It is easy to tell when David Cameron is wading into trouble during interviews. He becomes defensive, audibly irritated and — as an emergency self-calming measure — tries to force a little laugh. He performed this telltale routine on the radio on Monday, when challenged over his NHS reforms. He had promised the country no more upheavals to the NHS — and had clearly reneged. How to get out of this tight spot? Cite Tony Blair.
Sangin, Afghanistan‘You don’t want to end up on a bracelet or on a fucking T-shirt. If you see people that need to die, kill them,’ said the US Marine Corps sergeant, briefing the convoy about to leave. It was night and we were setting off along the main road out of Sangin. Highway 611 had recently reopened — one of the successes here trumpeted by Nato — but no one would call it safe. ‘If you need to fire your weapon, that’s between you and Jesus.
A friend of mine has just come back from a few days of Civil Service in-house training. He managed in no time to get the hang of the exercise, namely, the mastery of another language. Not a foreign language, which might have been handy, but not English either. ‘I learnt,’ he said proudly, ‘about “brain-friendly learning”, “career pathing”, “energy management” and — my absolute favourite — “impact residue”, which is what you leave behind when you have met someone: what the uninitiated would call a lasting impression.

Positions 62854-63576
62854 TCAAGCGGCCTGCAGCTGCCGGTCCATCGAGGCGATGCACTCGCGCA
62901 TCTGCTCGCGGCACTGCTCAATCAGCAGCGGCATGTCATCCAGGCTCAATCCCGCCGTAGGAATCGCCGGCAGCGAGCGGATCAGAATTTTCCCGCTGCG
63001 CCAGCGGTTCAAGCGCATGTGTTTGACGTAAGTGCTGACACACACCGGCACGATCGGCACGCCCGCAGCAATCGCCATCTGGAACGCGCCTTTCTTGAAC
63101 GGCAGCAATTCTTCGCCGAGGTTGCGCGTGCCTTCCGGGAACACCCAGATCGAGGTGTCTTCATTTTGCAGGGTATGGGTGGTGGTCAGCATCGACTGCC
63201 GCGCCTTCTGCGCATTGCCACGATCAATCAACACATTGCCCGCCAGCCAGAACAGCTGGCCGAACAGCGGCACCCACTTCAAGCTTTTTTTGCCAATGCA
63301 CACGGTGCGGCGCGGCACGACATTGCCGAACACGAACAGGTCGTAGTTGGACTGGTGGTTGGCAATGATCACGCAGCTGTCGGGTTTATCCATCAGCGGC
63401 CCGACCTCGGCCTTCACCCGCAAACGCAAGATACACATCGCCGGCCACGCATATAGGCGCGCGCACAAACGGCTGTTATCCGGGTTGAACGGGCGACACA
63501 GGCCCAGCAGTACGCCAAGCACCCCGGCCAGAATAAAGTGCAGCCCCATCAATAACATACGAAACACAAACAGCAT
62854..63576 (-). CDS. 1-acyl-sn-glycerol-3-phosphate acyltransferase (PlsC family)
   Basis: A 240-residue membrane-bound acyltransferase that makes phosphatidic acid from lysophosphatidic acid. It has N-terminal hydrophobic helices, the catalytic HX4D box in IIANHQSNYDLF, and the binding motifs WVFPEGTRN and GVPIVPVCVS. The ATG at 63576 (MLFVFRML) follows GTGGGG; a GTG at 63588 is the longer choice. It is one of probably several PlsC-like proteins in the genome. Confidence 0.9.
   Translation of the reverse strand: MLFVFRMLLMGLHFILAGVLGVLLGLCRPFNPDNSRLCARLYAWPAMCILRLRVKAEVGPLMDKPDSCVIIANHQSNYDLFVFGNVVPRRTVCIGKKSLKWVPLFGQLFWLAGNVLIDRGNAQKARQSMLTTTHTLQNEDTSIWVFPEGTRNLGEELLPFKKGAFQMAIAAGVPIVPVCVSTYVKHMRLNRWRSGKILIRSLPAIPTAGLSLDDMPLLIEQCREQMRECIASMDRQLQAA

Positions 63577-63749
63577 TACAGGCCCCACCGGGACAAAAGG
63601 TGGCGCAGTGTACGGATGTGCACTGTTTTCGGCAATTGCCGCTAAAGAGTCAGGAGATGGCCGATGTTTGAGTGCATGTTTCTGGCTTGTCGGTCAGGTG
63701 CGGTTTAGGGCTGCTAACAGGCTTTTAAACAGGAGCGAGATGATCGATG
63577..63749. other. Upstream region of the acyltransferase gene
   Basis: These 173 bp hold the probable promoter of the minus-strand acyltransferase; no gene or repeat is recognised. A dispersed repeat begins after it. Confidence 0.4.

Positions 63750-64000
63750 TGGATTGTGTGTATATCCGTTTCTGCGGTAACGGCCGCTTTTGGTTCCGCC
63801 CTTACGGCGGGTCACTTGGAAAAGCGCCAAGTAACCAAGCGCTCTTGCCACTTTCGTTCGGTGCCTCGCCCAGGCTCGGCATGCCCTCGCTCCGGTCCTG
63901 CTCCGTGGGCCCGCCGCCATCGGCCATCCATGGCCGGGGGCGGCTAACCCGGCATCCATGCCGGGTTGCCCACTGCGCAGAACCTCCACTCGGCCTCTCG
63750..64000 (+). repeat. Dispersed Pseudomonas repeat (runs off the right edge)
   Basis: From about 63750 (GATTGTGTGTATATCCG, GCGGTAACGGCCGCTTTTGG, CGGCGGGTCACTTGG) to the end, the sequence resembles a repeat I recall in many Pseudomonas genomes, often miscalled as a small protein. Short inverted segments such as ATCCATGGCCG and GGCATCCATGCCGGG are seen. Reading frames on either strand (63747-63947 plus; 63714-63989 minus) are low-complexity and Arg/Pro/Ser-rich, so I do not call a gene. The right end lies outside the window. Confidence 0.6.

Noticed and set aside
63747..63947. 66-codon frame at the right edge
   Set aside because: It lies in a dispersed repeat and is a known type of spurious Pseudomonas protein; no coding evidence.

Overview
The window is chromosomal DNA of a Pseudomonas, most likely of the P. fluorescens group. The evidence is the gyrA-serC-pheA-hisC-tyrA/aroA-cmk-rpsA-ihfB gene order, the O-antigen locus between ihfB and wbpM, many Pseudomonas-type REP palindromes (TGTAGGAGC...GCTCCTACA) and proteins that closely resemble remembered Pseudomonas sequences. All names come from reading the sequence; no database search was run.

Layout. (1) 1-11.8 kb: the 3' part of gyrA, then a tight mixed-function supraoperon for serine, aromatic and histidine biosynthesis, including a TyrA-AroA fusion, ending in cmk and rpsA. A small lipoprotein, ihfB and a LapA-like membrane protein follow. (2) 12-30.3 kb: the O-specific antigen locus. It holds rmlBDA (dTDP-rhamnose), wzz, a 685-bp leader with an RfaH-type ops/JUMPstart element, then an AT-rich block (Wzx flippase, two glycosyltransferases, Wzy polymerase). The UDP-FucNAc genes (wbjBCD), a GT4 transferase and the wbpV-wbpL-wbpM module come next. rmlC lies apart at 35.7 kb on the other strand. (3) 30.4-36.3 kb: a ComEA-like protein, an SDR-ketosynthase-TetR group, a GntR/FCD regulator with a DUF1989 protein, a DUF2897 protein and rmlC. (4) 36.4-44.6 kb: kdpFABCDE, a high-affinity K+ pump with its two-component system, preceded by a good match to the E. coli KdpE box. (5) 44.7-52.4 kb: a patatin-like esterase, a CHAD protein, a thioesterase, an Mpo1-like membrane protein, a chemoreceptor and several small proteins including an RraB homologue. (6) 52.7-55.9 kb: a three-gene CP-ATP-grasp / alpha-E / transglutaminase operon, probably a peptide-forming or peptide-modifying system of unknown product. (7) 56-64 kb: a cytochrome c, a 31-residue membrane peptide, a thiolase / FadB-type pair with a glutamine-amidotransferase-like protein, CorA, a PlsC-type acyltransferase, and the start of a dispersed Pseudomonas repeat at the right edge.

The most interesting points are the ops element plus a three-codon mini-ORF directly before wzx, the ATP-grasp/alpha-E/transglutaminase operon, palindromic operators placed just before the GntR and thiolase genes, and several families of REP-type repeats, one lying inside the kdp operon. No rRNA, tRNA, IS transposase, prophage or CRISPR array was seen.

The New York City neighbourhood where politically correct prejudices are born
Most people, when they hear the word Brooklyn, will think of big-bellied pizza-spinners, or men hunched over pints of the black stuff in Little Ireland, or black kids in hanging-down trousers ghetto-limping through the streets.
But there’s another side, a whiter, cleaner, more PC side, where the inhabitants probably don’t eat pizza at all, never mind drink Guinness, because they’re more than likely allergic to the gluten in the pizza base and probably disapprove of booze.
Being married to Rose, one of the greatest cooks in the country, is an especially pleasurable thing. No meal is ever dull. Breakfast can be a variety of treats from toast to scrambled eggs to a fried venison liver. Lunch is usually a sausage, perhaps some lentils or something leftover from the evening before. Dinner kicks off around 6 p.m. with a cocktail or two followed by wine. In winter we are great consumers of game, partridge, hare and pheasant.
Let no one say this is not a redistributive government. It is taking benefits away from the poor and giving them instead to people with large houses and a bit of spare capital. How? Through a great green energy scam, originally devised by Labour, which could not be better designed to penalise the poor and reward the rich. In fact, the government might just as well have come up with Spat Credits or a Top Hat Top-Up Allowance.